Programmed cell death protein 1 (PD-1) plays an important role in immune response regulation as a co-inhibitory signal during T cell activation. However, there is little known about the serum autoantibody profile of PD-1 in systemic lupus erythematosus (SLE), a disease characterized by the breakdown of immune tolerance to self-antigens and an excessive production of autoantibodies. Thus, we aim to investigate the serum levels and function of anti-PD-1 in patients with new-onset SLE.
Serum levels of anti-PD-1 IgG and IgM isotypes were detected in new-onset SLE patients (n = 90), rheumatoid arthritis (n = 50), primary Sjogren's syndrome (n = 50), ankylosing spondylitis (n = 25), and healthy controls (HC) (n = 80) using an enzyme-linked immunosorbent assay (ELISA). The correlation of anti-PD-1 with clinical characteristics and laboratory parameters of patients with new-onset SLE was analyzed. The effects of purified anti-PD-1 IgG from SLE patients on T cell proliferation were measured using flow cytometry.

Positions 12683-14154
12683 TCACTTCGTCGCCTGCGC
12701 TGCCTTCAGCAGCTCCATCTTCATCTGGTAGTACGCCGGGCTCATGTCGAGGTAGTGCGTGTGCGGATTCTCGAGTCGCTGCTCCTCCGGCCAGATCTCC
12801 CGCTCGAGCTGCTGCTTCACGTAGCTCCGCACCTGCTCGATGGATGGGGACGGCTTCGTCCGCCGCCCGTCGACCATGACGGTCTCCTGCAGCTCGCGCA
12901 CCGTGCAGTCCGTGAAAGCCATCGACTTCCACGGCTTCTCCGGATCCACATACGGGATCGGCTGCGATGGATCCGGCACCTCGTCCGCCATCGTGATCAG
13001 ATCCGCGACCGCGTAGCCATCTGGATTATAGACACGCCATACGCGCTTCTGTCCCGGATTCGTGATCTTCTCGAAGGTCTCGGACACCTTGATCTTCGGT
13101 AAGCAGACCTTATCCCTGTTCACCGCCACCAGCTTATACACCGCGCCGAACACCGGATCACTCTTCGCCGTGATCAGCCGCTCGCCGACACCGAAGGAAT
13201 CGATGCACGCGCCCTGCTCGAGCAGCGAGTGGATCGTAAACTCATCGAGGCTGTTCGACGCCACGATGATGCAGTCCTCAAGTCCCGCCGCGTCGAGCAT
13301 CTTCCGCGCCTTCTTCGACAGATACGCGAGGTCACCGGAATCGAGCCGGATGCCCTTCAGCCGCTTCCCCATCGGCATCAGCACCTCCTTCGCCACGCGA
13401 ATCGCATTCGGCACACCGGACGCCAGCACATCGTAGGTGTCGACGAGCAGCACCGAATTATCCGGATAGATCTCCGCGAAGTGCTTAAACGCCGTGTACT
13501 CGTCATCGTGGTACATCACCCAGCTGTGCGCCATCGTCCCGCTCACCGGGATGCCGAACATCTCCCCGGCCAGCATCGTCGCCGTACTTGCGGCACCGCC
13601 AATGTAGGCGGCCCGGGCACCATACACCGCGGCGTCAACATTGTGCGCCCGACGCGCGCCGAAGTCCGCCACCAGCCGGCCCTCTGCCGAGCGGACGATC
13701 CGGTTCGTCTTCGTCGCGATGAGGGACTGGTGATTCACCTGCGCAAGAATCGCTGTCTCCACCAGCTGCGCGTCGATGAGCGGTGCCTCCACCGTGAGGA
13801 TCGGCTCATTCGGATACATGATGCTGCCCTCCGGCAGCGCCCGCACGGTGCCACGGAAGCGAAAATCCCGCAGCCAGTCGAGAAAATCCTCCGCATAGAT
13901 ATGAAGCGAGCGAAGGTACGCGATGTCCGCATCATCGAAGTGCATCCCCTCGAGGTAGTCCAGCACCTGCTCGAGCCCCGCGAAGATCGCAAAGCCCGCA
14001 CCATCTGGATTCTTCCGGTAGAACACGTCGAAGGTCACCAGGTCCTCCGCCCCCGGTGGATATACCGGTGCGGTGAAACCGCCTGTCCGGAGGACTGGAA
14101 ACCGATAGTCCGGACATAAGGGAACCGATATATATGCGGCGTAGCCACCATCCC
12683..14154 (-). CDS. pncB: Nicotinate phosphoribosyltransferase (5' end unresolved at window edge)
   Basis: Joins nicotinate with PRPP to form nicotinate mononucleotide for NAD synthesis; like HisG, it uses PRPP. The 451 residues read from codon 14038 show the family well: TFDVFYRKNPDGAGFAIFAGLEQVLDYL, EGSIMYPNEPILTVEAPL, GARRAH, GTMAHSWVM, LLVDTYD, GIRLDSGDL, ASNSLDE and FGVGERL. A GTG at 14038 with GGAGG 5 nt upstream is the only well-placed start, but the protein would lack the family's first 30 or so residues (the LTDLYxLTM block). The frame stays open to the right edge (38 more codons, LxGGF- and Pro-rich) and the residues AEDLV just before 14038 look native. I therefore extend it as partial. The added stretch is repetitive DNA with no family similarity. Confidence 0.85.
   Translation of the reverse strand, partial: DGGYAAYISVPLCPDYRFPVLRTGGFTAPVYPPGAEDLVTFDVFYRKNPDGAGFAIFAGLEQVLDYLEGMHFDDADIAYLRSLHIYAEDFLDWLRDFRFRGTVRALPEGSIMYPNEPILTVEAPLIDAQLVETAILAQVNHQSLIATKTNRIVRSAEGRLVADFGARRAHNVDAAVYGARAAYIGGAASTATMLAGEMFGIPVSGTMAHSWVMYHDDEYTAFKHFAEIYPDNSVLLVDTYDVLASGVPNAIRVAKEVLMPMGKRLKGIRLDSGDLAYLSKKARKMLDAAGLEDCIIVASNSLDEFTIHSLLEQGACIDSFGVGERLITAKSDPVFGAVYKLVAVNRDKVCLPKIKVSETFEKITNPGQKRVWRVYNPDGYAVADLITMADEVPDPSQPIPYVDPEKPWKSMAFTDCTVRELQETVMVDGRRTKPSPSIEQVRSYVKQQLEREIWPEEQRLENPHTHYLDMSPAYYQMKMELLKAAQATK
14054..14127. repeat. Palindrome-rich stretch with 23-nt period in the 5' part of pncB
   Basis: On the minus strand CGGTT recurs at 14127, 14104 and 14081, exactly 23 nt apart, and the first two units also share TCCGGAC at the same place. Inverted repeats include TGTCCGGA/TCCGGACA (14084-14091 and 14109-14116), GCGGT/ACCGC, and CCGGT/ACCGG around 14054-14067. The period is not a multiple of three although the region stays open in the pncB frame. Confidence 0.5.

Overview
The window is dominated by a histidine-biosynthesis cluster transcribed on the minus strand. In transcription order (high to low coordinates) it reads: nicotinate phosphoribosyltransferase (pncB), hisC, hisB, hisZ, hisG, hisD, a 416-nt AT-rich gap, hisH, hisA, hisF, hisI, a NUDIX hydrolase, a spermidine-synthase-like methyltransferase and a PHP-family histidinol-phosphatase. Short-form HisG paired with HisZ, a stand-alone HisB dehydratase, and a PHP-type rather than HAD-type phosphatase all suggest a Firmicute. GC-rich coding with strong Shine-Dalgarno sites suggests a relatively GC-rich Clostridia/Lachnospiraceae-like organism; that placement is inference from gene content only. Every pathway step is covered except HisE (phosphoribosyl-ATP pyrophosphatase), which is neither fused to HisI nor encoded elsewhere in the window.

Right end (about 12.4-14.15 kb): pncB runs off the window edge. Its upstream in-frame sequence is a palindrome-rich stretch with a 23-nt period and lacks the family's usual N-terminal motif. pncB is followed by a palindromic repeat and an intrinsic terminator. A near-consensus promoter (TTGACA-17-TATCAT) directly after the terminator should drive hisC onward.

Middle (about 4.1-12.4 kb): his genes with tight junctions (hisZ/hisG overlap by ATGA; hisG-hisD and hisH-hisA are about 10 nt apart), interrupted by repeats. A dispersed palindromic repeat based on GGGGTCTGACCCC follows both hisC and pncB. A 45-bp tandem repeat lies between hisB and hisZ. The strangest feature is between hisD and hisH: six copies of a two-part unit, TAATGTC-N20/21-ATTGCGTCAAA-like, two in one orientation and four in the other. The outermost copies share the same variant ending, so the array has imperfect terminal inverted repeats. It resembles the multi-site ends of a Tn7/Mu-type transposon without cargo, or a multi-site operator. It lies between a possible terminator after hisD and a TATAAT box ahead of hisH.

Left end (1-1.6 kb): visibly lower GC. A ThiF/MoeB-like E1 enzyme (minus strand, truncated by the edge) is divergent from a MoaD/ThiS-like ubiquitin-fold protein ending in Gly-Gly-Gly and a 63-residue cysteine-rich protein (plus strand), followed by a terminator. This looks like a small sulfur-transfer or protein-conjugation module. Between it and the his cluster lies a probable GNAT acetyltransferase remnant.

The data revealed increased levels of anti-PD-1 IgG, but not IgM, especially in new-onset SLE patients, and the positive rate of anti-PD-1 IgG was 30 (33.3%). The level of anti-PD-1 IgG was closely associated with malar rash (OR = 15.773), arthritis (OR = 22.937), serositis (OR = 16.008), hematological (OR = 35.187), renal (OR = 8.306), and neurological involvement (OR = 37.282). Moreover, the serum levels of anti-PD-1 IgG were positively correlated with the SLE disease activity index (SLEDAI) score (r = 0.296, p = 0.0046) and the erythrocyte sedimentation rate (ESR) (r = 0.2446, p = 0.0201). In vitro examination showed that purified anti-PD-1 IgG obtained from SLE patients enhanced T cell proliferation when co-cultured with dendritic cells (DCs).
The current study indicates, for the first time, that the serum levels of co-inhibitor autoantibodies against PD-1 are elevated in new-onset SLE patients and are associated with disease activity in SLE. Autoantibodies against PD-1, facilitating T cell proliferation, revealed a new insight into the function of negative regulation signals involved in the pathogenesis of SLE.